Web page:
Well-known providers of such tools include Celonis, Signavio, UiPath, PAF, MEHRWERK, Fluxicon and Lana Labs. The tools are very different from each other in terms of functionality, cloud and enterprise capability. Process mining is a catchphrase that a number of BI tool providers are also committed to. Process mining is an analysis methodology that involves the reconstruction of processes from log data and other data tracks in IT systems.
Even if the word reference is obvious – process mining has hardly anything to do with data mining. The latter forms a collection of methods for mathematical algorithms for unsupervised machine learning, for example DBSCAN, K-Means or PCA. It is interesting, however, that the mathematical data mining methods and predictive analytics are now also being used in process mining, but more on that later.
Currently, process mining can be described as a process that requires at least one data engineer to combine data into a protocol using SQL or a programming language such as Python. It is all about data engineering. Data series are linked as process activities (events) per time stamp (timestamps) using identified process numbers (case IDs). The processes can then be analyzed on the basis of this preliminary work.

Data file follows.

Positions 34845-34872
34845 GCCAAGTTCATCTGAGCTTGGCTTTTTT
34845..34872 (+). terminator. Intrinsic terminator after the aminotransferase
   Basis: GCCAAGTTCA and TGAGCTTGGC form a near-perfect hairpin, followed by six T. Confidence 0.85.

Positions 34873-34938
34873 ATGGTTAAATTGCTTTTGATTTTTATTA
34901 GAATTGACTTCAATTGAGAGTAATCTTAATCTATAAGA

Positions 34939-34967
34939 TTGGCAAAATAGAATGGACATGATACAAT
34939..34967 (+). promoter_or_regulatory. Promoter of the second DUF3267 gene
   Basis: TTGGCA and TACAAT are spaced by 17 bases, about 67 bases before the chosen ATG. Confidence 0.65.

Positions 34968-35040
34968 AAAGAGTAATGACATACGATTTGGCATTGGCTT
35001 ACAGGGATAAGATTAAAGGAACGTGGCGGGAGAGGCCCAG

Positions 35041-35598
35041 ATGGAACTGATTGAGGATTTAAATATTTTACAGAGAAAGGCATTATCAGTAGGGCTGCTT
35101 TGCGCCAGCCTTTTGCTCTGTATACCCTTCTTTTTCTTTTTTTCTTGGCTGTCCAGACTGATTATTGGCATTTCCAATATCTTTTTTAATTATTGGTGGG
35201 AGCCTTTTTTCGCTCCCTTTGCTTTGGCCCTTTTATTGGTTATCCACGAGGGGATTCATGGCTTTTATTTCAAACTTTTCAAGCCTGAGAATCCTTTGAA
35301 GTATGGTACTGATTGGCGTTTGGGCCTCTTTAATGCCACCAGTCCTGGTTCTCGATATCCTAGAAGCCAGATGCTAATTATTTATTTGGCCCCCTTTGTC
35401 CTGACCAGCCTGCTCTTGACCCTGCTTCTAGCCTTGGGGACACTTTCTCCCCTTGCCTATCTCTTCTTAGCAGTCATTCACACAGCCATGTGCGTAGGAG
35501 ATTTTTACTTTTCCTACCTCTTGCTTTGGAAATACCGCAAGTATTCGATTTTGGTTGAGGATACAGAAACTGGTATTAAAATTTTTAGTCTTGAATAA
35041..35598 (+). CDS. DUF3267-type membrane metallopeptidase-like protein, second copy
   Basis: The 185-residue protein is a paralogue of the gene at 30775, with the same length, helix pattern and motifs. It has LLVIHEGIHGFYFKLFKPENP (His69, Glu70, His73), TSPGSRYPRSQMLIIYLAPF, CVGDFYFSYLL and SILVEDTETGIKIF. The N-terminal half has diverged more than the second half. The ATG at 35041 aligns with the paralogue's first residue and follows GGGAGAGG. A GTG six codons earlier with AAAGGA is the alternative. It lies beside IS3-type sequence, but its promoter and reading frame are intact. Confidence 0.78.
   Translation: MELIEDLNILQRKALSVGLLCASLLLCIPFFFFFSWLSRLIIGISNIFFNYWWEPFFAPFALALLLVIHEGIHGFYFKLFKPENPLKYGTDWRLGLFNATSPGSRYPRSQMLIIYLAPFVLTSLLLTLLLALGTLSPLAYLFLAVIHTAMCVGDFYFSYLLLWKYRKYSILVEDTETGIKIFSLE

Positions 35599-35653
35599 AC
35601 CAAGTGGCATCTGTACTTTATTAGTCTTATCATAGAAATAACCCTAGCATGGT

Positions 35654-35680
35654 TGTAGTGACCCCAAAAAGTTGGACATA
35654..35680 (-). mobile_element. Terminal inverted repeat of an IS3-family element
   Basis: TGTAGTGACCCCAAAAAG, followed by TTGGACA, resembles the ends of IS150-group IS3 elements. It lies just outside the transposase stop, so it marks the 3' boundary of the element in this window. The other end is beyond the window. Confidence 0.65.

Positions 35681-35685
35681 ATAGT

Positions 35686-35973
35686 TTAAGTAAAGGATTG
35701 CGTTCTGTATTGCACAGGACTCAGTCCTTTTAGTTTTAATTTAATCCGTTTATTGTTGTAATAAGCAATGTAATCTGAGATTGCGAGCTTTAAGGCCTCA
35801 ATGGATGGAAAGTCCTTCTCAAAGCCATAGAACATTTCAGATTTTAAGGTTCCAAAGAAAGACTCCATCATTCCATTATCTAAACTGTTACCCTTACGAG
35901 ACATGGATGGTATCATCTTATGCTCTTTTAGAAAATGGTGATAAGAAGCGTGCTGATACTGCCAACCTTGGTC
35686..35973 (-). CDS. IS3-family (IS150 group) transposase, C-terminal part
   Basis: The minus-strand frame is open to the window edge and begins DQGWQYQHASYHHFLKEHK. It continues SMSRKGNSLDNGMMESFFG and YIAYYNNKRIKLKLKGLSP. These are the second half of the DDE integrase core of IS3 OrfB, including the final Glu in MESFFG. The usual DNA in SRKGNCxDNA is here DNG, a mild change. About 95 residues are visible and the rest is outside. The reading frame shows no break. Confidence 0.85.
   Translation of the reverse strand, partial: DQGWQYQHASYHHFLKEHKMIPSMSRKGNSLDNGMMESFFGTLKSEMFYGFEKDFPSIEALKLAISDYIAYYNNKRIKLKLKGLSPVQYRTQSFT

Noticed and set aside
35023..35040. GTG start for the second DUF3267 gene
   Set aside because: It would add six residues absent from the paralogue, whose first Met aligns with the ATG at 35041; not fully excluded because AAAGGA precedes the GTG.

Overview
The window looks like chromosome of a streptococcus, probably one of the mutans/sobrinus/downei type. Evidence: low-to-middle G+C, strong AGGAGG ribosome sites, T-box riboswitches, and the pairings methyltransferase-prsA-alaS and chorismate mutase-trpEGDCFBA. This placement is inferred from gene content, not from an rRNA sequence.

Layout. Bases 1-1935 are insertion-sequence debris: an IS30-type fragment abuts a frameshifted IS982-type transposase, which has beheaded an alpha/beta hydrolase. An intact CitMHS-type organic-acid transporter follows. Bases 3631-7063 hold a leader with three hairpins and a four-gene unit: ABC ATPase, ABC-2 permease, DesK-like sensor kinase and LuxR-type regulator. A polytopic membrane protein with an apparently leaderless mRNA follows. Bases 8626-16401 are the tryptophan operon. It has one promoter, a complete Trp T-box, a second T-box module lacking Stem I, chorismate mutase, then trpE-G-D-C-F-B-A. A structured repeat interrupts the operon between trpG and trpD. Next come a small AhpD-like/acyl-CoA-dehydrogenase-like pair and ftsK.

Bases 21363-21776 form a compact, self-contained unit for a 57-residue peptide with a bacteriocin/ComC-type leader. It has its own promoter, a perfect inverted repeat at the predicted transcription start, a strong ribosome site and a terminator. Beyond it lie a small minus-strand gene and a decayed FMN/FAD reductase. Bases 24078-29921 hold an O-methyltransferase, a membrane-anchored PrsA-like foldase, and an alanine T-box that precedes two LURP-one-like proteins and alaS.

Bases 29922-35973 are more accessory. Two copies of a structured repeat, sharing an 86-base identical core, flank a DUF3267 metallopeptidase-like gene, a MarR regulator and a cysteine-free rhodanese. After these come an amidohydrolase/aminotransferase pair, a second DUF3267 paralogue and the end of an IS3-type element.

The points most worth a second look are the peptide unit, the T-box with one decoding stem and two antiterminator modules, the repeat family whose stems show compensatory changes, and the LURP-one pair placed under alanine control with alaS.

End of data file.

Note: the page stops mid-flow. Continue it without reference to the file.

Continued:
The tool providers for process mining originally only supplied the tip of the iceberg. Even if they have long offered interfaces and automated data processing for certain IT systems and classic processes, primarily in the area of working capital management for standard ERP solutions, most process mining projects are still very busy with the raw data Level connected.
Process mining and business intelligence have so far mostly been discussed and applied separately. Business Intelligence (BI) deals in particular with the structured provision of at least daily reports or dashboards that provide quantitative information about the current company situation. Business Intelligence traditionally works retrospectively or can report on the current situation in almost real time, as is the case with process mining. Process mining is a sub-discipline of BI that does not focus on general or finance-oriented KPIs, but on process-specific KPIs.